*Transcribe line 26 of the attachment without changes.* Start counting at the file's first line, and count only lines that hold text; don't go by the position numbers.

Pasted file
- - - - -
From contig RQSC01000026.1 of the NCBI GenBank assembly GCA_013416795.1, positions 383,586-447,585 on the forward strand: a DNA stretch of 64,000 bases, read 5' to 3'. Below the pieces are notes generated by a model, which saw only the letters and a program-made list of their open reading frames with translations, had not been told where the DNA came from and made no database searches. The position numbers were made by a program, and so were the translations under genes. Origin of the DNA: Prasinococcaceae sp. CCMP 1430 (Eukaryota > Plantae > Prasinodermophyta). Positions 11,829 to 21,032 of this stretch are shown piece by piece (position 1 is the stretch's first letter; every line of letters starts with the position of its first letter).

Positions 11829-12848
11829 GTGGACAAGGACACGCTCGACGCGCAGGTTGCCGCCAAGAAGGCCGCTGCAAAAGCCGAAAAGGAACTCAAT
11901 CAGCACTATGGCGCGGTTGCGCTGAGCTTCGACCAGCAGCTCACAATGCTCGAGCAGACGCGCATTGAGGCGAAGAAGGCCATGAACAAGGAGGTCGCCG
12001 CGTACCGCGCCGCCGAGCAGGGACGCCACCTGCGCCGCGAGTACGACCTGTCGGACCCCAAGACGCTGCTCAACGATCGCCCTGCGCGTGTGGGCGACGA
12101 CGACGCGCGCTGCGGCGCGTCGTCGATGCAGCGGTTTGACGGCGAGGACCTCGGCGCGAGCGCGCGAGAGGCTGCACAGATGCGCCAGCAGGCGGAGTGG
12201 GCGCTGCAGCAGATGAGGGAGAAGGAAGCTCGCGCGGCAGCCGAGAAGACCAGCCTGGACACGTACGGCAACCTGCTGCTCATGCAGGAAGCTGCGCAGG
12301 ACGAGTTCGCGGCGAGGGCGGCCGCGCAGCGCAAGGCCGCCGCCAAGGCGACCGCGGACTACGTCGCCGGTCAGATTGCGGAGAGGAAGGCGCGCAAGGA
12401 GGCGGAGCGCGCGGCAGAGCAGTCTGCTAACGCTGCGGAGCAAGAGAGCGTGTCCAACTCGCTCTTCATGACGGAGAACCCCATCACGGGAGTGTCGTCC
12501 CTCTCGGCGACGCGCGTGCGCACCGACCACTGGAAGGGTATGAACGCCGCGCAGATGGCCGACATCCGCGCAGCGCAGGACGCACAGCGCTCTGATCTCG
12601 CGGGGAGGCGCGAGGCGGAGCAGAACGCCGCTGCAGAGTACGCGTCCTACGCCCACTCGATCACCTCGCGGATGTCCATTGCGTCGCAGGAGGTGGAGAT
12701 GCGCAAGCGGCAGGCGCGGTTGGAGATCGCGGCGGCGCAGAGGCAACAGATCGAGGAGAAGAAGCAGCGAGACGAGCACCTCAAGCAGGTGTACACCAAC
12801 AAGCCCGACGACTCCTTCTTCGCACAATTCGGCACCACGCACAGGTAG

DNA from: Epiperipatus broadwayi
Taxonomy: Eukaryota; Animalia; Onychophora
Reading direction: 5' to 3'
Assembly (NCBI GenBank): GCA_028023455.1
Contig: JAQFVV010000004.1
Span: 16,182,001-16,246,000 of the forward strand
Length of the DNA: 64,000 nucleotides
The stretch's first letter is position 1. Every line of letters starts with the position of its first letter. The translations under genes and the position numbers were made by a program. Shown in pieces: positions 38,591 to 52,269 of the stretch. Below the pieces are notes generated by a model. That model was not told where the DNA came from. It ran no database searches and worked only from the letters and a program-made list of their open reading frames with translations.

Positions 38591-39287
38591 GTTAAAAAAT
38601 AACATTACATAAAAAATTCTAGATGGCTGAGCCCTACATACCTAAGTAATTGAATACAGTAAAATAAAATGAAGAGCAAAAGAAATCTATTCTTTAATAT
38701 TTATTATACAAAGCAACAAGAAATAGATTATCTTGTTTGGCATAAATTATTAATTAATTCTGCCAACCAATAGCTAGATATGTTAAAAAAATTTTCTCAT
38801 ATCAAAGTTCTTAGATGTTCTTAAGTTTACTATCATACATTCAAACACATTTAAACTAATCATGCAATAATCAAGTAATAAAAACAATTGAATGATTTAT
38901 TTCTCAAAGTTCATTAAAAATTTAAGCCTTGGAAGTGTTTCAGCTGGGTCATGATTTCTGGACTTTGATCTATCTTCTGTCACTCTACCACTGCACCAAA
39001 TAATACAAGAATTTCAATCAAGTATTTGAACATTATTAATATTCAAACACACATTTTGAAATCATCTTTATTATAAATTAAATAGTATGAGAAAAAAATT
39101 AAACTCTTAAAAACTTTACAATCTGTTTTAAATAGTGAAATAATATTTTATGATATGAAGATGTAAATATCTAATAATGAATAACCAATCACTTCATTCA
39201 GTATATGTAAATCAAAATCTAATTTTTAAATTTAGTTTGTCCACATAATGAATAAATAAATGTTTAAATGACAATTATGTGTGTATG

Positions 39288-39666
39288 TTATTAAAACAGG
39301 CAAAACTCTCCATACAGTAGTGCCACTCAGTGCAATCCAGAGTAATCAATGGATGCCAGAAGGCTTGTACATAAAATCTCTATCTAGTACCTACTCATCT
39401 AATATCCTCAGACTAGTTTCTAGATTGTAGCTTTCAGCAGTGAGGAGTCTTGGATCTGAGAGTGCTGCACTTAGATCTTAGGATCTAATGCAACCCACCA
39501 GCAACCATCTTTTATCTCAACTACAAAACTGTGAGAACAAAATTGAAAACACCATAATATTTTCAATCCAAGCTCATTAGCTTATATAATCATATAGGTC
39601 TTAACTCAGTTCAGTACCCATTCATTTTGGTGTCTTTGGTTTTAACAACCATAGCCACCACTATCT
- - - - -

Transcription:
38801 ATCAAAGTTCTTAGATGTTCTTAAGTTTACTATCATACATTCAAACACATTTAAACTAATCATGCAATAATCAAGTAATAAAAACAATTGAATGATTTAT